Osiris agrees, noting the trend of 90’s flare being prominent and spoke of their plans to bring back some of their OG silhouettes with “the Osiris Forever Collection’- with this we will start by bringing back 2 of our Original’s from the 90’s, the OG D3 and The Graff! Classic 90’s skate from one of the originals.” Brian Barber -Osiris General Manager.
Female designed pro shoes!
Alongside their recent collections by femme rippers Breanna Geering and Cher Strawberry, Vans is stoked to be introducing ‘The Lizzie’ designed fully by Vans pro Lizzie Armanto. David Atkinson, Senior Merchandise Manager for Vans explained: “It was important to us that the product story this season was supported by an incredible skateboarder, but also a role model on and off the board. For the Lizzie shoe she worked with our design team and our Innovation Centre to build a new performance fit, combined with our established skate tech which is amazing. Additionally the shoe is built with new sustainable materials throughout to make it the least environmentally impactful skate shoe we have ever made.”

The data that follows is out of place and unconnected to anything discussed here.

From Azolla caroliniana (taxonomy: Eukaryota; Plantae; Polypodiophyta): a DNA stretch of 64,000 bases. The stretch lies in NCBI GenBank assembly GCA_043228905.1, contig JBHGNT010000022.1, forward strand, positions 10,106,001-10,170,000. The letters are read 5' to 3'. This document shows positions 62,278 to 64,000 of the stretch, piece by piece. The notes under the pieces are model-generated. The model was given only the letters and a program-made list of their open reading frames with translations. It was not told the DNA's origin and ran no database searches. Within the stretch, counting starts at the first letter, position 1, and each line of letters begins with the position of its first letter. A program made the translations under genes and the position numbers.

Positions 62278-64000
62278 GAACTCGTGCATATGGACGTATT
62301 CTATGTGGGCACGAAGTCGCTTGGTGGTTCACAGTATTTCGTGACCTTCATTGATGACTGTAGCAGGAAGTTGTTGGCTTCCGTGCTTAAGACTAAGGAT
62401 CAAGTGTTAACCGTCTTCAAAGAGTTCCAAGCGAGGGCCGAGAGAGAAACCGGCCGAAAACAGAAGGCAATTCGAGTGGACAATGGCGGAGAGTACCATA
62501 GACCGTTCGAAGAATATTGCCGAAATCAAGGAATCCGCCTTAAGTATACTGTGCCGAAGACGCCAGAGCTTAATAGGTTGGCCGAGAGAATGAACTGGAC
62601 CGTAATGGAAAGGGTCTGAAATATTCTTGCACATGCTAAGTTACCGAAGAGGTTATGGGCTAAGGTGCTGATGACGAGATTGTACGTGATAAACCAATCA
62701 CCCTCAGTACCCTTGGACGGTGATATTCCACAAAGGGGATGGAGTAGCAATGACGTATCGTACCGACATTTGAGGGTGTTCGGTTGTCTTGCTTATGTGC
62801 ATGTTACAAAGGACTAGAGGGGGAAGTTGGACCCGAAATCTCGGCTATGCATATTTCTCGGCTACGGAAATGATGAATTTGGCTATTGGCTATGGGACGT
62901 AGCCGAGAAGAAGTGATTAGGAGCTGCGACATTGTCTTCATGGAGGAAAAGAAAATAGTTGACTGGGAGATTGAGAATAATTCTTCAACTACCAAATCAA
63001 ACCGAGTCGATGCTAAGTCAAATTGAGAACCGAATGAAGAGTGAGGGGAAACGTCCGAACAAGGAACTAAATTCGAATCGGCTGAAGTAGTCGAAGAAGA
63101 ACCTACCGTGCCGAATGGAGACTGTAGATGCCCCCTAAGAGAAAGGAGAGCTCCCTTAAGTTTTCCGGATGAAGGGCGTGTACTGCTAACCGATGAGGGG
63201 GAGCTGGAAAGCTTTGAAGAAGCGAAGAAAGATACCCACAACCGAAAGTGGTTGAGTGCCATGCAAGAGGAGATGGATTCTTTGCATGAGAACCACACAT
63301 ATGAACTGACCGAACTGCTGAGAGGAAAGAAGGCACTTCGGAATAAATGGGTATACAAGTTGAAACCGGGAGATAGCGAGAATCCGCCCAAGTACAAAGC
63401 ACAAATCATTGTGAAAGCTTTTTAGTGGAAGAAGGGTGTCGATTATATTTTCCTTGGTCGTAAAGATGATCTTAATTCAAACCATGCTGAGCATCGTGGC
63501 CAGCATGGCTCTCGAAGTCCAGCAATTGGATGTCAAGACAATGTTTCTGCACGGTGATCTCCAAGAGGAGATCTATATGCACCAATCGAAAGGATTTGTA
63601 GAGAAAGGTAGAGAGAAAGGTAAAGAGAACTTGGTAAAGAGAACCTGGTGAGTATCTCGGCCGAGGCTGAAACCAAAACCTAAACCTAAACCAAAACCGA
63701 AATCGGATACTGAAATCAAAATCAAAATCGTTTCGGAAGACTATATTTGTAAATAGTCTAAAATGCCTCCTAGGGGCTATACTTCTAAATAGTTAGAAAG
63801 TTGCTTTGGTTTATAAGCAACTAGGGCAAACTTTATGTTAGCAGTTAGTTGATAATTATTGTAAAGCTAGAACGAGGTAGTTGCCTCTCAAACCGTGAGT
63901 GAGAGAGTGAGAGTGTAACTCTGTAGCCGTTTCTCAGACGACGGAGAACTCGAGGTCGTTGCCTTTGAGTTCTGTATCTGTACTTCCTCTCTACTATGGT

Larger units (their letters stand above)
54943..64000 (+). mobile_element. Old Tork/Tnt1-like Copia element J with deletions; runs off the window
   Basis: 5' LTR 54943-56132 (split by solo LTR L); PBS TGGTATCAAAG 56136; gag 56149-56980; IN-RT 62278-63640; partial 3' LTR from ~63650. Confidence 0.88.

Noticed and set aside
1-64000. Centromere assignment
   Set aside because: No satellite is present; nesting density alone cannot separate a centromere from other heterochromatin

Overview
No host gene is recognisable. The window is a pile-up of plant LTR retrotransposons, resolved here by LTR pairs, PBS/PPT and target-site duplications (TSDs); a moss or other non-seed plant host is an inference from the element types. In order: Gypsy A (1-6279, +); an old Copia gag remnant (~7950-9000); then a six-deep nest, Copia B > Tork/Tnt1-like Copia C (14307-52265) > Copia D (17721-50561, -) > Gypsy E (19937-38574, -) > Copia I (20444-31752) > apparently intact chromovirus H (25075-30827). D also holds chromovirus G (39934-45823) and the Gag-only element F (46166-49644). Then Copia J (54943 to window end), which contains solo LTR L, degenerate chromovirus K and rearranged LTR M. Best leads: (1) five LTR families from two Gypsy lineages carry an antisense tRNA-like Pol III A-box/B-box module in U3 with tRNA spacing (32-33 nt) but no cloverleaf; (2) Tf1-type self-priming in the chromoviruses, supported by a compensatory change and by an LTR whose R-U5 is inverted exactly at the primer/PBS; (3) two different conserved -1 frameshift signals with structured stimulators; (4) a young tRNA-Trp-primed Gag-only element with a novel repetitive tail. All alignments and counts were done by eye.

Environmentally friendly shoes are always pleasant to see, with more brands taking into account their impact on the planet. Brands such as Globe, Fallen and Etnies apply focus into producing vegan friendly shoes, which is great to see. Fallen’s Ronnie Mazzie spoke of ‘The T-Gun’- Tommy Sandoval’s Pro shoe: “This shoe also ticks all of the major boxes for the Vegan community, which we respect and admire very much.” Etnies has always had an eco-conscious side when it comes to their shoes, and next year is no different. Brian Cook, Global Brand Director at Etnies said: “For materials in our skate shoes, we are continuing to offer vegan materials made of synthetic suede and canvas. For Summer 2022 we have a collection for Earth Day in the Windrow, Windrow Vulc and the Windrow Vulc Mid. All of these shoes are made with a cork footbed and tongue label, recycled microfiber, organic cotton, lyocell lining and a 20% reground rubber outsole.”